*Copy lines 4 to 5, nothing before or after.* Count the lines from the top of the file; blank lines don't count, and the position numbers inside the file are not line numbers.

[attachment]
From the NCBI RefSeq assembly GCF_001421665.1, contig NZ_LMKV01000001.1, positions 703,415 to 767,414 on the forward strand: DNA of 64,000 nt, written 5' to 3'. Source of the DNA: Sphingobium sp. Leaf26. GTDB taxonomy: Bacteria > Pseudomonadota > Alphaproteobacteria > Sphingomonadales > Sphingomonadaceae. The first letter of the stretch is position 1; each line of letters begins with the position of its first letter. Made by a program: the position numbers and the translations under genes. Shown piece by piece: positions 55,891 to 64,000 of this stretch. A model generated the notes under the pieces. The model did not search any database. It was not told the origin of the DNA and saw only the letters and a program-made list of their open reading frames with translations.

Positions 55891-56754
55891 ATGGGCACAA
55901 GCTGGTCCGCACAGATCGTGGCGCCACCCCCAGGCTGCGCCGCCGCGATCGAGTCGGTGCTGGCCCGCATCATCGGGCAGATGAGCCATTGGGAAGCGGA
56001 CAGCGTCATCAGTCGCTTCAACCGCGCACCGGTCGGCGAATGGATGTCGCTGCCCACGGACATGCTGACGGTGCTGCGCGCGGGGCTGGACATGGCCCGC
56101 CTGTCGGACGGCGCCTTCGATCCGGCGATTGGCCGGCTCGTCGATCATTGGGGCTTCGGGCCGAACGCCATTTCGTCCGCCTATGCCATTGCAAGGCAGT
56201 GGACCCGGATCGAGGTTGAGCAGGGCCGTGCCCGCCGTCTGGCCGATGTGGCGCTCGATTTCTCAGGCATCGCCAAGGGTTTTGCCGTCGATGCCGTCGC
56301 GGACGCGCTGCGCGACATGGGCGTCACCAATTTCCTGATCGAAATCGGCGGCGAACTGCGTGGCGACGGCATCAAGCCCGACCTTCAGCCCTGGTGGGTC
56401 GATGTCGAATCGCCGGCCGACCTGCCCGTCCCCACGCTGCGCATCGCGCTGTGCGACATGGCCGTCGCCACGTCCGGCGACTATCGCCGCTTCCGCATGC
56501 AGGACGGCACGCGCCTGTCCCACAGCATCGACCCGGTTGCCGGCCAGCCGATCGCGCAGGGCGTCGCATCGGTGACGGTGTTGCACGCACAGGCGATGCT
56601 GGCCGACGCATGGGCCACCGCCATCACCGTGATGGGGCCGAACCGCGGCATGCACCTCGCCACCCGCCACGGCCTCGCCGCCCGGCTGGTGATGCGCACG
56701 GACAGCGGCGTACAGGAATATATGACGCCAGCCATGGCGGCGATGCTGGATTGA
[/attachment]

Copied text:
55901 GCTGGTCCGCACAGATCGTGGCGCCACCCCCAGGCTGCGCCGCCGCGATCGAGTCGGTGCTGGCCCGCATCATCGGGCAGATGAGCCATTGGGAAGCGGA
56001 CAGCGTCATCAGTCGCTTCAACCGCGCACCGGTCGGCGAATGGATGTCGCTGCCCACGGACATGCTGACGGTGCTGCGCGCGGGGCTGGACATGGCCCGC